The PEA can be used to evaluate different development options for the project (i.e. open pit, underground, small capacity, large capacity, heap leach, CIL, etc.) . However the accuracy of the PEA is limited and therefore I suggest that the PEA option analysis only be used to discard obviously sub-optimal scenarios. Options that are within a +/-30% range of each other many be too close to discard at this stage.
Pre-Feasibility Study (“PFS”)
The PFS will be developed using only measured and indicated resources (not inferred) and the costing accuracy will be better than a PEA. Therefore the PFS is a good time to definitively evaluate the remaining development options and then make the decision on the single path forward. More data will be required for the PFS, possibly including a comprehensive infill drilling program to upgrade the resource classification. Many companies, especially those with smaller projects could skip the PFS stage entirely and move directly to Feasibility. I cannot disagree with this approach if the project is fairly simple and had a well defined scope at the PEA stage.
Feasibility Study (“FS”)
The Feasibility Study is the final stage study prior to making a production decision. The feasibility study should preferably be done on a single project scope. Try to avoid more option analysis at this stage.
Small companies must be careful entering the FS stage since once the FS is complete, shareholders will be waiting to hear about the production decision. If the company had only intended to sell the project with no intention of going into production, they have now hit a wall. What do they do next? Sometimes management feels that a FS may be needed to better sell the project, however I am not sure that is concern is real. Many potential buyers would do their own in-house due diligence and possible design studies and likely information from a PFS would be sufficient to tell them what they need to know. A well advanced Environmental-Socio Impact Assessment program may give as much or more comfort to them than a Feasibility Study would.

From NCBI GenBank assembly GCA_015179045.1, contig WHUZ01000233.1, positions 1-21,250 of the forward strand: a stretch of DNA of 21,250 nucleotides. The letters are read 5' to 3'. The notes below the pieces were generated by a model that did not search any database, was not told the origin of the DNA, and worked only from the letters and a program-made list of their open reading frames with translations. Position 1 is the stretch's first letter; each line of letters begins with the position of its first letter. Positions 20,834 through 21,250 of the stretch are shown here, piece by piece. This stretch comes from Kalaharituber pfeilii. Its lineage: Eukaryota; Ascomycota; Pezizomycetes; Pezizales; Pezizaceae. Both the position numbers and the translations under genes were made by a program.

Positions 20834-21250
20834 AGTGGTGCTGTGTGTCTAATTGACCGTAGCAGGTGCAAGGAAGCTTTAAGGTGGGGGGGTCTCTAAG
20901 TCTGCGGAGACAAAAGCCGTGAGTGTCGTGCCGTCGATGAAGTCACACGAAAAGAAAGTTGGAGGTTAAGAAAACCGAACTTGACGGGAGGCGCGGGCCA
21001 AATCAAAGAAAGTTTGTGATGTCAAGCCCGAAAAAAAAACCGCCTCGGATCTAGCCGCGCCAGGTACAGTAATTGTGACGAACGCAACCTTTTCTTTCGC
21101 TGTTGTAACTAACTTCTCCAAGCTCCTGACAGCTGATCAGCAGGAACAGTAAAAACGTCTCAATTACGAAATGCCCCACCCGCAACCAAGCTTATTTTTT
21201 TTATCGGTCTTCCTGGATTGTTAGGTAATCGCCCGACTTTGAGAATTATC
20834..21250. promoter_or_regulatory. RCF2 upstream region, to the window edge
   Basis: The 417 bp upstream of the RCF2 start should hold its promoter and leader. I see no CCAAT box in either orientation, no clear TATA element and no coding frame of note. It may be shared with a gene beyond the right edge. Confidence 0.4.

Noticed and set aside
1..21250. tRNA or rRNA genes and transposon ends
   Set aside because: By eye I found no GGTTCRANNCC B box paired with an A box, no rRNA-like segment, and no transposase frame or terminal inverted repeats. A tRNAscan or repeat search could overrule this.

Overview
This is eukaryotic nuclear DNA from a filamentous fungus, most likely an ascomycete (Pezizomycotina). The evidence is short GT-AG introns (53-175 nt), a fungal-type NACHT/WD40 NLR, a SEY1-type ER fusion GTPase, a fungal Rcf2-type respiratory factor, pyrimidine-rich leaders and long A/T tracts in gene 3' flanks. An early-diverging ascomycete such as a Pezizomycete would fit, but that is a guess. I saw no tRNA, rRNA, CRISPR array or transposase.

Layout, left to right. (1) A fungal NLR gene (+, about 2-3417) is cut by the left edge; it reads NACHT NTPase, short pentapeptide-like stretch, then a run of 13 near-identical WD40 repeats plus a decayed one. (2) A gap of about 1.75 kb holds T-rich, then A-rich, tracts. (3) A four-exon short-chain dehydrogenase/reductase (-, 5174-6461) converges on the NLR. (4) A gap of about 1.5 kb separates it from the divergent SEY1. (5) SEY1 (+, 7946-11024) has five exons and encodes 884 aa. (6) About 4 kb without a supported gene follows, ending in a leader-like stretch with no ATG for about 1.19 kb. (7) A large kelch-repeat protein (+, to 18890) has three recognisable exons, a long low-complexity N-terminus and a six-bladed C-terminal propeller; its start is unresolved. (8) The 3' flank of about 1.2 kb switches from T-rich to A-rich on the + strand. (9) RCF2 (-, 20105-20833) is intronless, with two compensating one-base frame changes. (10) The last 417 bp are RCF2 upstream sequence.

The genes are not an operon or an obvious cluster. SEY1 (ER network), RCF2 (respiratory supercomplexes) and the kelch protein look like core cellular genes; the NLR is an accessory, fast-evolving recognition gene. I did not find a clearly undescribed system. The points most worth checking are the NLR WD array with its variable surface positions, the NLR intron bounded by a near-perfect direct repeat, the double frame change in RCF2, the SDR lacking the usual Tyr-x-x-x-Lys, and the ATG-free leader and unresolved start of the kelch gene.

My bottom line recommendation is that there is no right answer as to what study is required at what point in time. Different paths can be followed but remember that consideration must be given to the future and what is in store for the company after the study is completed. Also what is the best use of shareholder money? Company management may see pressure applied from retail shareholders, majority shareholders, financial analysts, and the board of directors, and management must decide what path is in the best interests of the company.